There are amazing advances in science from better hip replacement devices, to plasma brushes that promise painless dental work, to solar energy systems in North Africa that will provide clean power for the region and Europe here.

Health

How about this amazing piece? New Leukemia Treatment Exceeds Expectations.

Book News

Now, who says fantasy authors don’t get no respect? Author of the Year.

Just think what this means for ebook sales!

As The Year Closes

I count 2011 as a huge success. You will find my list of accomplishments here. I’ll share my goals for 2012 in another post. I hope to exceed those goals.

I don’t pretend to know what 2012 will bring, not on a personal level, a professional level, a national level, or a worldwide level. There will be bad things that happen in 2012. That’s the way of the world. But I know there will be good things that happen, too. That’s the way of humanity. We’re a mixed bag of good, mediocre, and bad. You have to be wary of the bad, but don’t be so on guard that you miss the good.

So on this eve of the New Year’s Eve, my wish for friends, family, and yes, even foe is that you make the effort to see the good despite whatever happens because attitude and expectations can lead from good to great.

What about you? Do you look for the good? What was your 2011, the good news? Won’t you share those stories with us?

Robots, Mermaids, & Dogs – Inspirations and Fascinations

Wow, the blogosphere and internet have been full of news and blogs that offer weird, wonderful, and soul-touching bits and pieces that captured this SF writer’s attention. I hope you are as fascinated with these robots, mermaids, & dogs as I am.

Would you move to Mars? Scientists think this might be possible in the near future.

How about if you had NASA’s R2 to help?

courtesy of NASA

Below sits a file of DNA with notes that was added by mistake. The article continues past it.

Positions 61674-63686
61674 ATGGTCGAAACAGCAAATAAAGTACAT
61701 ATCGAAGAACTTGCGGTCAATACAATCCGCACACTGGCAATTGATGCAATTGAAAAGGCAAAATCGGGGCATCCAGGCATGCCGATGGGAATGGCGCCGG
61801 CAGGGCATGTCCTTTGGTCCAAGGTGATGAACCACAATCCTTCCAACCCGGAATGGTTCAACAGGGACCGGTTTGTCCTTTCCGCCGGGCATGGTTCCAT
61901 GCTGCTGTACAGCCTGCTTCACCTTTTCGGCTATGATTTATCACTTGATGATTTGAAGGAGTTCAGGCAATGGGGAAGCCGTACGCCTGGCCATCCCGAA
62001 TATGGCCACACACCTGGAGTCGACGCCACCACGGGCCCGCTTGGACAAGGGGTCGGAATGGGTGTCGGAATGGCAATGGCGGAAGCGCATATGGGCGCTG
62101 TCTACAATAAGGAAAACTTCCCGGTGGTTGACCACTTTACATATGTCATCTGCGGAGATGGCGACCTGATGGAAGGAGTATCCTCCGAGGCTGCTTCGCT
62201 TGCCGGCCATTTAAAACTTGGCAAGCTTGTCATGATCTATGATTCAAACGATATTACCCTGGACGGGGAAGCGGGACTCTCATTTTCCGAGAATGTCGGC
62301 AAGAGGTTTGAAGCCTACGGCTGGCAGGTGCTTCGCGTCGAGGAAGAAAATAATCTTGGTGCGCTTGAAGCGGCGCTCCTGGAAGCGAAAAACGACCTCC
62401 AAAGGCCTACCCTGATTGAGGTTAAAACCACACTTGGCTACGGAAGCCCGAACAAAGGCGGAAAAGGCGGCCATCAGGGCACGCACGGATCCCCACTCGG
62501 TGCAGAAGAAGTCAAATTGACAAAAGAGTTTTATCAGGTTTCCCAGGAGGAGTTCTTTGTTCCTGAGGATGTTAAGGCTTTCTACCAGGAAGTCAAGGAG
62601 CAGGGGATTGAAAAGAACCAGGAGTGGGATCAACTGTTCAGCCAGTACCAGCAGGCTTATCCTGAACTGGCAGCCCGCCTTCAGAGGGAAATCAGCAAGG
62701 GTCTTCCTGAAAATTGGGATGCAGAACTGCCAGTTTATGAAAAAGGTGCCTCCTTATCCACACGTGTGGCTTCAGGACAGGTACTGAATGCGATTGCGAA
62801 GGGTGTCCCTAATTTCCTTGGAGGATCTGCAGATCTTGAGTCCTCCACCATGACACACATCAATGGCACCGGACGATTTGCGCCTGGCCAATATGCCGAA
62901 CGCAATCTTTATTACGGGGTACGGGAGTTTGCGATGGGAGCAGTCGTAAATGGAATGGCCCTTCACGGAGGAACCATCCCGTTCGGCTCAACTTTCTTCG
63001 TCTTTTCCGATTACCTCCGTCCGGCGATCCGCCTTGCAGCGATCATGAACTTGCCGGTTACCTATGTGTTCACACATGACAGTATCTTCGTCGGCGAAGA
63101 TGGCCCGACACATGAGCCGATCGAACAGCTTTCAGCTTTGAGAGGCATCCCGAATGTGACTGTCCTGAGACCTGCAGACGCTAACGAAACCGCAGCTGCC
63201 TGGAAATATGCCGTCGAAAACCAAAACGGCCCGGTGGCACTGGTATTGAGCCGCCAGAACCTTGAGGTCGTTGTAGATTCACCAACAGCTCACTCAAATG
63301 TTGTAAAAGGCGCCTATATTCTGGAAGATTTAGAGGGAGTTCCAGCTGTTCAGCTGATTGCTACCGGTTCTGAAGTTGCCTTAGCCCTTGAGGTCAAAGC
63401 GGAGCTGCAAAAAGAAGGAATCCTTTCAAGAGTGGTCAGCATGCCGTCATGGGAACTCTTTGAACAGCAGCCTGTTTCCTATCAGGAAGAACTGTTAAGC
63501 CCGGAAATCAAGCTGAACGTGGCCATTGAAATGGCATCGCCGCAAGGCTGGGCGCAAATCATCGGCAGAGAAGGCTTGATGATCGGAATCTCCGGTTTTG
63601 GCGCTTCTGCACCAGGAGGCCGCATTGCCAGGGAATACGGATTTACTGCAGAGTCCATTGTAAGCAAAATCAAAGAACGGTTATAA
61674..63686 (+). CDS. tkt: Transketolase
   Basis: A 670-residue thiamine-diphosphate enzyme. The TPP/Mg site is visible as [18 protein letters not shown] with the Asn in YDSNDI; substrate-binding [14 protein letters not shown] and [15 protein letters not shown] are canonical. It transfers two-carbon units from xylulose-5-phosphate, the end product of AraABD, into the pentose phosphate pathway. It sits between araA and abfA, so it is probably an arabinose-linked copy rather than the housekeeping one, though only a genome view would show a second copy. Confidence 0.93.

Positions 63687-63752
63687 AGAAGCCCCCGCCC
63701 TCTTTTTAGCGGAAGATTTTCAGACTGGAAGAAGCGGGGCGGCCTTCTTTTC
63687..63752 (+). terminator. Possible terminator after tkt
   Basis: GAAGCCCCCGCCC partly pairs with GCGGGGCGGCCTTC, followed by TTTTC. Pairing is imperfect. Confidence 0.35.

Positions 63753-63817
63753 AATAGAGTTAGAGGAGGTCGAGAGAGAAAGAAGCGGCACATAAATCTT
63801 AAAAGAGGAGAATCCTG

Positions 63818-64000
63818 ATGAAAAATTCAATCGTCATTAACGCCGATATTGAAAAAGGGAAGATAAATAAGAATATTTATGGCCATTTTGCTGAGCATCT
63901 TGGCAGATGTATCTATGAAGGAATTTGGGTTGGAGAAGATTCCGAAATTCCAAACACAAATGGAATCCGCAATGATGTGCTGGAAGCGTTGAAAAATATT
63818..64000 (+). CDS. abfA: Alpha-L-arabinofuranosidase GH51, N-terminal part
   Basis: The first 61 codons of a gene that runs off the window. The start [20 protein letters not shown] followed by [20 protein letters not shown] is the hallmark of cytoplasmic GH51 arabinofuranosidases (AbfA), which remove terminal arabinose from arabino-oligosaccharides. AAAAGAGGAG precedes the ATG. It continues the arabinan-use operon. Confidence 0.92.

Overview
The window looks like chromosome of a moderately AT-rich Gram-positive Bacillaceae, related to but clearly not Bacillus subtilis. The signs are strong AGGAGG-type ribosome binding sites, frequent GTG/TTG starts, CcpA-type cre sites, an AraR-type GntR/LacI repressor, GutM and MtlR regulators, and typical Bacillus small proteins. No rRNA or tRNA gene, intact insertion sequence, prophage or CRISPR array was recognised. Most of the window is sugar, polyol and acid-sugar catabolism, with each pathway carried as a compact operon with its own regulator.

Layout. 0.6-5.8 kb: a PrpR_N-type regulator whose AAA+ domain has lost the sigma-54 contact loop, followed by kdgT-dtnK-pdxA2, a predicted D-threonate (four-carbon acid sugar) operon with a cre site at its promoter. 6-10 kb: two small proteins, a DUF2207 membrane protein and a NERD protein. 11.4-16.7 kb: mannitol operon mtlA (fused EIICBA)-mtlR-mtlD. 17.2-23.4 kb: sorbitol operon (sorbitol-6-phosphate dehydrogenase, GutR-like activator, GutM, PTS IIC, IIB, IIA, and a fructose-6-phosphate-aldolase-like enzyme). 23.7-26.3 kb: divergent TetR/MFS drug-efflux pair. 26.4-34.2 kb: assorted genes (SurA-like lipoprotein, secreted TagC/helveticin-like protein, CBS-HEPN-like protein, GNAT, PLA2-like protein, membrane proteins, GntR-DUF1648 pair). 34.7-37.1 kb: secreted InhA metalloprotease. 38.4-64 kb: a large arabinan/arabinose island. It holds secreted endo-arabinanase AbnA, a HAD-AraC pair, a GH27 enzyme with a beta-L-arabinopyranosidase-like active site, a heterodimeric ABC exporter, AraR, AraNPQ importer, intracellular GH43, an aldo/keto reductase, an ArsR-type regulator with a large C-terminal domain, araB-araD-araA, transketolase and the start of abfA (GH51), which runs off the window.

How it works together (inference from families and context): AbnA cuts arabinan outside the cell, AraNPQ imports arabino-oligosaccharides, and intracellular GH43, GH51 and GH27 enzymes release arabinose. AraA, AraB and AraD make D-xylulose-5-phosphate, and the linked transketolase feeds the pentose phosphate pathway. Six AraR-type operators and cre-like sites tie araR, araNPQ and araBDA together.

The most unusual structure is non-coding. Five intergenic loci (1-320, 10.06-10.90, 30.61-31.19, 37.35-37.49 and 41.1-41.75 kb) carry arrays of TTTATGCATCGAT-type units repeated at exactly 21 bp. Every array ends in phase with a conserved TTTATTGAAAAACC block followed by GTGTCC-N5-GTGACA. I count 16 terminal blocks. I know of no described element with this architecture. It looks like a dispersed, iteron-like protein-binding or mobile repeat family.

Marcy Kennedy (an awesome WANA1011 classmate) also spoke of Mermaids in this touching tribute to her friend: Who is Your Unicorn?

You already know I am a marshmallow when it comes to dogs. Dogs and heroes – I’m toasted :). These two links demonstrate that our canine friends can suffer right alongside us.

He had me at Hero. 🙂 Hero, the dog.

Combat service dogs diagnosed with PTSD.

Demonstrating that writing ideas can come from anywhere is the following story about an endangered Salamander. Just the name of this creature brings to mind fantasy and horror: First Ozark Hellbender Raised in Captivity. If that isn’t a story title, I don’t know what is!

K. M. Weiland exhorts writers to mimic the masters and gives us clear guidelines on the difference between mimicry and plagiarism. Four Reasons to Mimic Masters.

Finally, I am not the only writer offering tips on revision this week (see my Re-Visioning Your Story Writing Wednesday post) Larry Fix offered tips on rewriting your nanowrimo story. Make December Your Nanowrimo Revision Month.

Generally what is here is good and useful, but I disagree on one point. Larry states that “Depending on the nature of the difference between your original idea and the one you finished with, you may or may not be able to salvage it.” I disagree. First, whether it’s fixable or not, depends upon how much work you are willing to do. You can always mine a totally failed story, figure out why it failed and use the salvageable parts to start over. You learn from revising. Most importantly, you learn about your writing process, your strengths, and your weakness when you revise your story.

Well, that’s all for this week. I’d love to hear from you. What inspirations and fascinations have you found on the web or in life this week? Did you enjoy these stories about robots, mermaids, and dogs?

Fascination Friday: A Virtual Memorial Tour

It’s Friday Fascinations and Veteran’s Day. So the links I’ve posted are a virtual memorial tour. A small tribute to the Courage, Honor, Patriotism, and Sacrifice of our men and women of who have served our country.

The Great War